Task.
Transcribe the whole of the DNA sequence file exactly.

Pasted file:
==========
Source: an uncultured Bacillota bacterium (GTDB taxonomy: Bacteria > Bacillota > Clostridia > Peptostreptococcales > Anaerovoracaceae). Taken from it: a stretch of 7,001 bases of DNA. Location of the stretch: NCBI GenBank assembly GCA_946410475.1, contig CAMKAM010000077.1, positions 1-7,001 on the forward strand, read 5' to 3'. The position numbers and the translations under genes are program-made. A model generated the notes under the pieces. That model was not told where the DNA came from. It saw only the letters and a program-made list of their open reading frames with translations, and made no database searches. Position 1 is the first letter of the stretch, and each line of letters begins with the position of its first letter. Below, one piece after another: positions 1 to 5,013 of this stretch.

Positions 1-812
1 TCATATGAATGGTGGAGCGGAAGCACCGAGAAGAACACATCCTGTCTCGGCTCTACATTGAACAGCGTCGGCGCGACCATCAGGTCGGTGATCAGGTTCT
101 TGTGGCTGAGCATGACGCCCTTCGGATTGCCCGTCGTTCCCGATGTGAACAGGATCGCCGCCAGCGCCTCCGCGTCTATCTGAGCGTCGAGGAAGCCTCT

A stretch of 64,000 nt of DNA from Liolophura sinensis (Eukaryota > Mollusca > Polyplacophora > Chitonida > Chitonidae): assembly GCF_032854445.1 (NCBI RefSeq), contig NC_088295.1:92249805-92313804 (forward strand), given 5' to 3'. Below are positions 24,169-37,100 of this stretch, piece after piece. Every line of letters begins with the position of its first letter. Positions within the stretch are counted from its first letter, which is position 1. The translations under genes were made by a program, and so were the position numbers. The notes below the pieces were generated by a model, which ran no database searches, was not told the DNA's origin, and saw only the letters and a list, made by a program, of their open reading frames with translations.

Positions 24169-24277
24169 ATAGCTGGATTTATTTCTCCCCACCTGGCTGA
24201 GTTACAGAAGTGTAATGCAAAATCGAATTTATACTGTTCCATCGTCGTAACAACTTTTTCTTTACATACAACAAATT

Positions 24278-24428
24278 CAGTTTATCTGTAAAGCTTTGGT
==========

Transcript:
Source: an uncultured Bacillota bacterium (GTDB taxonomy: Bacteria > Bacillota > Clostridia > Peptostreptococcales > Anaerovoracaceae). Taken from it: a stretch of 7,001 bases of DNA. Location of the stretch: NCBI GenBank assembly GCA_946410475.1, contig CAMKAM010000077.1, positions 1-7,001 on the forward strand, read 5' to 3'. The position numbers and the translations under genes are program-made. A model generated the notes under the pieces. That model was not told where the DNA came from. It saw only the letters and a program-made list of their open reading frames with translations, and made no database searches. Position 1 is the first letter of the stretch, and each line of letters begins with the position of its first letter. Below, one piece after another: positions 1 to 5,013 of this stretch.

Positions 1-812
1 TCATATGAATGGTGGAGCGGAAGCACCGAGAAGAACACATCCTGTCTCGGCTCTACATTGAACAGCGTCGGCGCGACCATCAGGTCGGTGATCAGGTTCT
101 TGTGGCTGAGCATGACGCCCTTCGGATTGCCCGTCGTTCCCGATGTGAACAGGATCGCCGCCAGCGCCTCCGCGTCTATCTGAGCGTCGAGGAAGCCTCT

A stretch of 64,000 nt of DNA from Liolophura sinensis (Eukaryota > Mollusca > Polyplacophora > Chitonida > Chitonidae): assembly GCF_032854445.1 (NCBI RefSeq), contig NC_088295.1:92249805-92313804 (forward strand), given 5' to 3'. Below are positions 24,169-37,100 of this stretch, piece after piece. Every line of letters begins with the position of its first letter. Positions within the stretch are counted from its first letter, which is position 1. The translations under genes were made by a program, and so were the position numbers. The notes below the pieces were generated by a model, which ran no database searches, was not told the DNA's origin, and saw only the letters and a list, made by a program, of their open reading frames with translations.

Positions 24169-24277
24169 ATAGCTGGATTTATTTCTCCCCACCTGGCTGA
24201 GTTACAGAAGTGTAATGCAAAATCGAATTTATACTGTTCCATCGTCGTAACAACTTTTTCTTTACATACAACAAATT

Positions 24278-24428
24278 CAGTTTATCTGTAAAGCTTTGGT